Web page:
An Embracing Look at Ourselves

During the High Holidays, I enjoy looking at the kahal (community) gathered.  I clearly recall how I felt during my first Rosh Hashana at Beth El and how many strangers were before me.  Over many years  I have been invited into so many people’s lives.  In quiet moments on the bimah, I reflect on the experiences I have shared with people – high points and low points, children’s weddings and parent’s funerals, first steps of a baby and first times at the Torah.  These are the most special parts of being clergy.

One aspect of our community which I have been thinking about is how we embrace all Beth El families – ‘traditional’ families and  ‘non-traditional’ families.  Families of one adult who is a parent by choice (maybe through adoption or IVF) or by circumstance (by divorce or death of partner) or a single adult member.

For the past year and a half, I have been working with Beth El leadership to review our congregation’s practices and policies to assure they reflect our embracing values and bring clarity to our ritual practices.  This focus has been on households where Judaism and another faith is present. 

While I commented on these efforts during Yom Kippur, our community is spread across multiple locations during the holidays so I want to reflect on this on-going process.

Initially, a ‘Multifaith Task Force’ identified policies and practices in the congregation which affect interfaith families.  From the by-laws of the Board to school enrollment, this Task Force identified many areas to consider.  They submitted their survey to the Board last year.  The Board and its committees have been addressing various topics within their areas of responsibilities – Administration, Worship and Spirituality, Education, Community Building and Communications.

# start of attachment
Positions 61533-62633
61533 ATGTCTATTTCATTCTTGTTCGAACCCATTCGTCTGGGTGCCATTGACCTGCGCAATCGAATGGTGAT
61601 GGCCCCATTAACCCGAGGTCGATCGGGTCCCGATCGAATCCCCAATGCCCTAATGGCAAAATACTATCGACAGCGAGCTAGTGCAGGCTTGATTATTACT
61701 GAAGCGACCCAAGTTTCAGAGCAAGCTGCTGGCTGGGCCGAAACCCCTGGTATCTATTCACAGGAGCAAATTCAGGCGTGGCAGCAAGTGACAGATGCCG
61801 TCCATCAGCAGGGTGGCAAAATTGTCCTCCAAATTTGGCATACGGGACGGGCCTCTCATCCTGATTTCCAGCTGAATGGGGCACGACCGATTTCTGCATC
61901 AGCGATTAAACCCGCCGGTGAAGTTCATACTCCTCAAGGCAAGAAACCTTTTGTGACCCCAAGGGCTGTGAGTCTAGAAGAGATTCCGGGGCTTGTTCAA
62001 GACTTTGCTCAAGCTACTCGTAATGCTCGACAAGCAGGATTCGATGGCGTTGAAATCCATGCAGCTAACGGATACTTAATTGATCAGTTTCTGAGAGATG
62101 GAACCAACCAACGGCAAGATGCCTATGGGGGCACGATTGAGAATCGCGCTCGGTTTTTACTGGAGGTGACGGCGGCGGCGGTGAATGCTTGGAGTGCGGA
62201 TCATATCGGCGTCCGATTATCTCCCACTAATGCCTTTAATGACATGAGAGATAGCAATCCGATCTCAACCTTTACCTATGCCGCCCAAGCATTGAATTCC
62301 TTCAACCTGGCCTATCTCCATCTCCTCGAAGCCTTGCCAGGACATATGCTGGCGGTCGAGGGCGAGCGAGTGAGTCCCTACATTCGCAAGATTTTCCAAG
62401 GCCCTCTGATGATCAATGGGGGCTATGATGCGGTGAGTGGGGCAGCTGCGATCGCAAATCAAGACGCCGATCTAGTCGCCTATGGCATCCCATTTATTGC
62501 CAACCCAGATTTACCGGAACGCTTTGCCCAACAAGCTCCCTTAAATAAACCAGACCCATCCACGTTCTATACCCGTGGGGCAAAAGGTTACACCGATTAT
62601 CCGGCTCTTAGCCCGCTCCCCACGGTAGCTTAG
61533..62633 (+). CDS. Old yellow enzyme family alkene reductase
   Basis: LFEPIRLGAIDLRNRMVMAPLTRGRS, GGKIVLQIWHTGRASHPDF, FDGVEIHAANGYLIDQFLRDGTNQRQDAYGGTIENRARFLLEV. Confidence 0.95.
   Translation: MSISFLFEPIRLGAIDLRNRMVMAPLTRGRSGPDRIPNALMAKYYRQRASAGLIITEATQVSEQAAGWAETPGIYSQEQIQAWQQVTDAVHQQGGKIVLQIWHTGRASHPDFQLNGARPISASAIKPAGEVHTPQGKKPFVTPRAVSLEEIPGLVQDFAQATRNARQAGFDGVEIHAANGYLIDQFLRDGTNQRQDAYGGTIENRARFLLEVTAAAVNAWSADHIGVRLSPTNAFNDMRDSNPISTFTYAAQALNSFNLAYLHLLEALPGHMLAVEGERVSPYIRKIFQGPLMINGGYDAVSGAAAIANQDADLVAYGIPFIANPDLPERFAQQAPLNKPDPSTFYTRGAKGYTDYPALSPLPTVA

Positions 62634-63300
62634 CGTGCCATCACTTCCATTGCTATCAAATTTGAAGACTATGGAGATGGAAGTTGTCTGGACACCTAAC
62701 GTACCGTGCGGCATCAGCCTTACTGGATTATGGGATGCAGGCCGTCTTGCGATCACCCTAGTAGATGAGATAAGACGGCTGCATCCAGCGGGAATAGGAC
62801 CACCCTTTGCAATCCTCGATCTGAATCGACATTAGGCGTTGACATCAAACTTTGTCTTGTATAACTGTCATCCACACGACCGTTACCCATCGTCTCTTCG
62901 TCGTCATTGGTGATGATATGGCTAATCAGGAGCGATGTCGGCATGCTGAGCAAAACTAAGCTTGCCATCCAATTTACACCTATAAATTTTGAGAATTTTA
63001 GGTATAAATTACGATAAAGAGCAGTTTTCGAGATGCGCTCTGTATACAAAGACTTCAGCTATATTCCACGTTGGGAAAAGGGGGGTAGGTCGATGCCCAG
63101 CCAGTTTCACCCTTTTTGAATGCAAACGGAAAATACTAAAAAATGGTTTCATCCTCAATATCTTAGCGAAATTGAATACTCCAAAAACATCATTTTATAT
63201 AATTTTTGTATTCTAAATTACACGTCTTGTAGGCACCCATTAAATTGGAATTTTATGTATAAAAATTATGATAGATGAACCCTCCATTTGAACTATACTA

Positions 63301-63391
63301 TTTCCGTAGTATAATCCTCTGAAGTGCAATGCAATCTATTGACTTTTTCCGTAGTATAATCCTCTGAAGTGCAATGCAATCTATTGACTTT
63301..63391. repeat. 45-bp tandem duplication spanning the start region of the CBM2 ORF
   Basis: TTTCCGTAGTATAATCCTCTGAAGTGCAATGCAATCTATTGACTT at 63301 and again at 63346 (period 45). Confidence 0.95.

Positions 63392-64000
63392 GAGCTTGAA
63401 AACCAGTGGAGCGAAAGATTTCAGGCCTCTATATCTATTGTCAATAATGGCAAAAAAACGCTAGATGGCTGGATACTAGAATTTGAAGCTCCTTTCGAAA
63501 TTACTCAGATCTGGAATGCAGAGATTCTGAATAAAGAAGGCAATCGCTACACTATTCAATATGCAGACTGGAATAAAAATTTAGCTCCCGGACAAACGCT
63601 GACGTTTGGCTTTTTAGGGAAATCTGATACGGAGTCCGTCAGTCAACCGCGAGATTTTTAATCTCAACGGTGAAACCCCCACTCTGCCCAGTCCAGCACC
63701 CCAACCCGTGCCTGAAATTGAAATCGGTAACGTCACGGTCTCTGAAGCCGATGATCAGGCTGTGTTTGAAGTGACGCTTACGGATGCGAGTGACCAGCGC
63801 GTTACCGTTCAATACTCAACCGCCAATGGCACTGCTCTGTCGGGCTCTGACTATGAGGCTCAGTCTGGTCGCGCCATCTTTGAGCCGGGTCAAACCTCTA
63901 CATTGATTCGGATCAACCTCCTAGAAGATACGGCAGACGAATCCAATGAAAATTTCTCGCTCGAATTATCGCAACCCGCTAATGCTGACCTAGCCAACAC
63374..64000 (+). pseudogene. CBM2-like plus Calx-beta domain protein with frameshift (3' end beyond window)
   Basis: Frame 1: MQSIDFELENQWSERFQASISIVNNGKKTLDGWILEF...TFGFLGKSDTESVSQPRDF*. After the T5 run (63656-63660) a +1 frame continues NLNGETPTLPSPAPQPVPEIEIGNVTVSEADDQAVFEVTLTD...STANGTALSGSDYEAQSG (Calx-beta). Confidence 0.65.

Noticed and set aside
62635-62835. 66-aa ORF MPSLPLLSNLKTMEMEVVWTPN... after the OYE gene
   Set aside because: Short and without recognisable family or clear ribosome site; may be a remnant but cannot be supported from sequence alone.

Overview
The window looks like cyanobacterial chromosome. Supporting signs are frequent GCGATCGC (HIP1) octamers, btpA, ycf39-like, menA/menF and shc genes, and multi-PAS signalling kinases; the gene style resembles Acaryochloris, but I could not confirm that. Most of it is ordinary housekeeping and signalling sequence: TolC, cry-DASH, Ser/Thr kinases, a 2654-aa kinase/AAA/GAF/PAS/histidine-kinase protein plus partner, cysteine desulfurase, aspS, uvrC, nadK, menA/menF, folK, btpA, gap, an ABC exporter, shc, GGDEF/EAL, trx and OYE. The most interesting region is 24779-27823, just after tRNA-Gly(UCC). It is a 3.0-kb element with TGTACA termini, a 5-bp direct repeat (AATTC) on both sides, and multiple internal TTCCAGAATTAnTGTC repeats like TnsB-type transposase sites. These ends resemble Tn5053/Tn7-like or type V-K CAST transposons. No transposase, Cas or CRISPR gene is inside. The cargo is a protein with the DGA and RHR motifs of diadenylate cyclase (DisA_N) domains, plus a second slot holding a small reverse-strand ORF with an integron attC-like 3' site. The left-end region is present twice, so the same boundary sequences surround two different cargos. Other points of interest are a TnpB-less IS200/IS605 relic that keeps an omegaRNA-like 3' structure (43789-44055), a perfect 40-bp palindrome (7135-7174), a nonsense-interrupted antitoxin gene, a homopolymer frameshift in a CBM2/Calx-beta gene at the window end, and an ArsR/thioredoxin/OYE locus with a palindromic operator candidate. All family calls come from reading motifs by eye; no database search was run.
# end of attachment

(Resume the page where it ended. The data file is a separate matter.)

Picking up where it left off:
This has been a wonderful process of reaffirming numerous opportunities for embracing people and articulating the ritual limits for people of different faiths within Beth El.

Some changes have already been implemented such as improving the wording on membership and enrollment forms.  We have designated a new section of a Beth El cemetery for the burial of Jewish and non-Jewish family members together.  We have reaffirmed utilizing the practice of the Conservative Movement for considering one’s Jewish status (matrilineal descent).  Other areas are being considered with the sensitivities, nuances and openness characteristic of our community.

I appreciate the leadership of Larisa Trainor, Beth El President and our current and previous chairs of the Worship and Spirituality Committee, Judy Liss and Rebecca Gross respectively, for each creating considered and embracing discussions.

As I have said many times, there are many Yes’s and some No’s related to interfaith families.  We should not be opaque about our appreciation of all who embrace Beth El’s values and community. I look forward to deepening our conversation around this important aspect of our community.  Feel free to ask me any questions or share your thoughts at kiddish on Saturday mornings or over a cup of coffee.

We have so many reason to be proud of our community.  The loving and thoughtful way we are proceeding in this exploration is another example of our community embracing Jewish tradition and applying it to our modern context.

Posted by Rabbi Greg Harris